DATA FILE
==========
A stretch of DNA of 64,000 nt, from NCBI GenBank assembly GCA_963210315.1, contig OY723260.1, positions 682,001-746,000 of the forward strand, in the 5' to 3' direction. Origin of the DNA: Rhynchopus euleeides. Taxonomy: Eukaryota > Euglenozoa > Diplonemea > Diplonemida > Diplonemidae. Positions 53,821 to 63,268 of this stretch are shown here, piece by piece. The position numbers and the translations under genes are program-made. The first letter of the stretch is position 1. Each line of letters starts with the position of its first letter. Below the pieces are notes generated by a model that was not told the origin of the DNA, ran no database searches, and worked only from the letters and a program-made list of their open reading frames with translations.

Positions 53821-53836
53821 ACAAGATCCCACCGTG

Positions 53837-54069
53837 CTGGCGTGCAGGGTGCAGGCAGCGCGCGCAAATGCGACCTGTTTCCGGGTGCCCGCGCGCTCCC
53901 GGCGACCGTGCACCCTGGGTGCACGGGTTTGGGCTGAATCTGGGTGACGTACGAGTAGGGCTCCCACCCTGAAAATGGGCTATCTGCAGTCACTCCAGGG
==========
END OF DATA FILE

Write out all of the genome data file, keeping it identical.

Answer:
A stretch of DNA of 64,000 nt, from NCBI GenBank assembly GCA_963210315.1, contig OY723260.1, positions 682,001-746,000 of the forward strand, in the 5' to 3' direction. Origin of the DNA: Rhynchopus euleeides. Taxonomy: Eukaryota > Euglenozoa > Diplonemea > Diplonemida > Diplonemidae. Positions 53,821 to 63,268 of this stretch are shown here, piece by piece. The position numbers and the translations under genes are program-made. The first letter of the stretch is position 1. Each line of letters starts with the position of its first letter. Below the pieces are notes generated by a model that was not told the origin of the DNA, ran no database searches, and worked only from the letters and a program-made list of their open reading frames with translations.

Positions 53821-53836
53821 ACAAGATCCCACCGTG

Positions 53837-54069
53837 CTGGCGTGCAGGGTGCAGGCAGCGCGCGCAAATGCGACCTGTTTCCGGGTGCCCGCGCGCTCCC
53901 GGCGACCGTGCACCCTGGGTGCACGGGTTTGGGCTGAATCTGGGTGACGTACGAGTAGGGCTCCCACCCTGAAAATGGGCTATCTGCAGTCACTCCAGGG